Getting Started - Client - Foundation 23.1 - Foundation 23.1 - Ready - OnBase - Essential - Premier - Standard - external - Essential - Standard - Premier

Folders Best Practices

Platform
OnBase
Product
Client
Release
Foundation 23.1
License
Essential
Standard
Premier

Read these guidelines before configuring OnBase folders.

  1. Always design a folder hierarchy on paper before working in OnBase Configuration. When designing your folder structure, think of the folders in terms of the keywords they will use. Keywords are used to categorize, index, and auto-folder documents and to link documents to folders.
    Tip:

    Use the folder configuration worksheets at the end of the Folders module reference guide to help you plan a folder hierarchy.

  2. When setting up a Folder Type for auto-foldering, configure auto-foldering for as few Document Types as required by your business processes. To do this, identify the first document that enters OnBase as the "trigger" document to create the dynamic folder through auto-foldering. Allow the related documents to appear in the folder dynamically rather than setting up auto-foldering for each Document Type. Once a trigger document creates a folder, the folder dynamically displays all the documents that satisfy its dynamic criteria.
  3. Designate an administrative super-user other than MANAGER who can access all Folder Types for maintenance purposes. A super-user is helpful for troubleshooting folder configuration issues. For example, if a user tries deleting a parent folder but lacks rights to a child folder, the user won't be able to delete the parent folder and won't know that there are child folders underneath. The super-user would be able to see the child folders and identify the issue.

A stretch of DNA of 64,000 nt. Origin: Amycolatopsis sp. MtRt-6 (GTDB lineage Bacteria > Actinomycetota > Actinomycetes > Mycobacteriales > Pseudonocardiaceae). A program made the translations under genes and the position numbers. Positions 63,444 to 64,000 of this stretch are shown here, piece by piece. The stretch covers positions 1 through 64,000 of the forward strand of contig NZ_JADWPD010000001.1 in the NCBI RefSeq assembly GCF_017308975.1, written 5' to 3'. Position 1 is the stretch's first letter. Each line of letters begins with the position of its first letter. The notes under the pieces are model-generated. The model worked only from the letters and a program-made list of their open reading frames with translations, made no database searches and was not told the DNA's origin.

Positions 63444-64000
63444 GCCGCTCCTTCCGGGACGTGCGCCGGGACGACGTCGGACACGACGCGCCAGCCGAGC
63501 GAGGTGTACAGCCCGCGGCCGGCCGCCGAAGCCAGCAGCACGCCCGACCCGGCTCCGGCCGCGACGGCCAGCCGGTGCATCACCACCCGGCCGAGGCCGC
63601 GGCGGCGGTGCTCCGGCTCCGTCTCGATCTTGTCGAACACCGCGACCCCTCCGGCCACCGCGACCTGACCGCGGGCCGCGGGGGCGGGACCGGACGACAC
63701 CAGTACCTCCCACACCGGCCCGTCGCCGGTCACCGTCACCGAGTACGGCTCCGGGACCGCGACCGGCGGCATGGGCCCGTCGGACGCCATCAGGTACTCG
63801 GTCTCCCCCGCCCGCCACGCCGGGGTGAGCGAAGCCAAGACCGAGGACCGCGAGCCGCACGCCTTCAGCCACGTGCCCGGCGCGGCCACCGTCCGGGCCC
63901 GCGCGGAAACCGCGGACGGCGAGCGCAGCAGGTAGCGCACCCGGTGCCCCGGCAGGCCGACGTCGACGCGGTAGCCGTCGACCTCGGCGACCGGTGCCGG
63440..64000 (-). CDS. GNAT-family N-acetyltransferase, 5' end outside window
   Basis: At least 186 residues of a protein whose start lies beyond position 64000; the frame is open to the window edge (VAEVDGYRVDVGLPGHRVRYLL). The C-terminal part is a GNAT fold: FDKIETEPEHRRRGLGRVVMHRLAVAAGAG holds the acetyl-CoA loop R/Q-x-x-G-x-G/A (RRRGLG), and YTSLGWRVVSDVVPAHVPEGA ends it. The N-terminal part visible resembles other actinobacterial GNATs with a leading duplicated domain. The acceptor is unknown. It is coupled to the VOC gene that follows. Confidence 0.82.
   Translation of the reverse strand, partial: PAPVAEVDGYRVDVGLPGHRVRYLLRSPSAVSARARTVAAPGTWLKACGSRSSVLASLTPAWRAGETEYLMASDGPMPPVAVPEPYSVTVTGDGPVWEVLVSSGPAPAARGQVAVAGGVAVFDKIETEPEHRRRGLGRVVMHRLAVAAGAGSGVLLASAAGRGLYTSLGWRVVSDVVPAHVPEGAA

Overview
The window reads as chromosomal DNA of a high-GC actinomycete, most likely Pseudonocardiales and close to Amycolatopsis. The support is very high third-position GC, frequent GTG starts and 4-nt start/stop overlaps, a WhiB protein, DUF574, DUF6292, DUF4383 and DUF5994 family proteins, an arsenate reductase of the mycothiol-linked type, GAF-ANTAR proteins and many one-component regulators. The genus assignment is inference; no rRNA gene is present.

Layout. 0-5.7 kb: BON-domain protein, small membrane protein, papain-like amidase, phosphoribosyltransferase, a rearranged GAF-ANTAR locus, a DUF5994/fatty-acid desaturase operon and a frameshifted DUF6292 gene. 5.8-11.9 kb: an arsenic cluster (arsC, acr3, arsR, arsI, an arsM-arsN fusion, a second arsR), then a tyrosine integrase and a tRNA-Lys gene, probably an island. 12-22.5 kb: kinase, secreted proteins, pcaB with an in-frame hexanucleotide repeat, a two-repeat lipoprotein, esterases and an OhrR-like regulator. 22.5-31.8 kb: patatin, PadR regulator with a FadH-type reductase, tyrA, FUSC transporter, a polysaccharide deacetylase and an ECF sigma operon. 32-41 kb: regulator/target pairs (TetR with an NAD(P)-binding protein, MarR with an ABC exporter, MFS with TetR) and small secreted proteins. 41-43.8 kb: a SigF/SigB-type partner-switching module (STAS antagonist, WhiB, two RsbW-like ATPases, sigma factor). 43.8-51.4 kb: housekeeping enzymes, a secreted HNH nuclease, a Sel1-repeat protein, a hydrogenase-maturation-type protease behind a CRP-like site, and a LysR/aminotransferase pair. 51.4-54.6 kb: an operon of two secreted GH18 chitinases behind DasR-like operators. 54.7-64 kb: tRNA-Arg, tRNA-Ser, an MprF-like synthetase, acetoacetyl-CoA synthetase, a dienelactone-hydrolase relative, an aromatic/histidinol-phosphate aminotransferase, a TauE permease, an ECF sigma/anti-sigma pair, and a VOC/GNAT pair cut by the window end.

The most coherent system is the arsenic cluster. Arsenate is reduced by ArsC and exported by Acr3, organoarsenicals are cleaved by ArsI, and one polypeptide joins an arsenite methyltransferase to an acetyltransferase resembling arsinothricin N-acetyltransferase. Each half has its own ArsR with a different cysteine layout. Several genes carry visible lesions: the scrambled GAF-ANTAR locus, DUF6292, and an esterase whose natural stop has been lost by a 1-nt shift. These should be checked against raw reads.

4. Consider folder naming conventions carefully. The names of Folder Types in Configuration are also used in the folder search interface that allows users to find specific folders. Choose a naming convention that makes sense for the user. For suggested naming conventions, see Naming Folders Logically.
  5. Design multiple file cabinets to accommodate the different ways users access documents. There is no need to create a “one size fits all” configuration—a single document can exist in multiple folders simultaneously, and a change made to the document in one folder is reflected in all folders. If different users access the same documents for different business processes, set up additional structures for displaying folders by creating separate file cabinets, Folder Types, and hierarchy structures.
    • For example, in an insurance scenario, a user working in underwriting might retrieve a customer's account folder to access the customer's policies and view any claims. The following folder structure would accommodate this retrieval method:

    • In the same example, a user working primarily on insurance claims might access policy documents by looking up the claim number and drilling down to the customer's policy and account documents. The following folder structure would be more appropriate for this user:

  6. Use AutoFill Keyword Sets and Data Sets as much as possible to increase accuracy and reduce the risk of input errors. These features are especially helpful when Keyword Types are used for auto-foldering.
    When auto-foldering is used, misindexed documents will create misindexed folders. When the documents are later re-indexed to correct the mistake, the properly indexed folder structure is created, but the original folder structure still exists.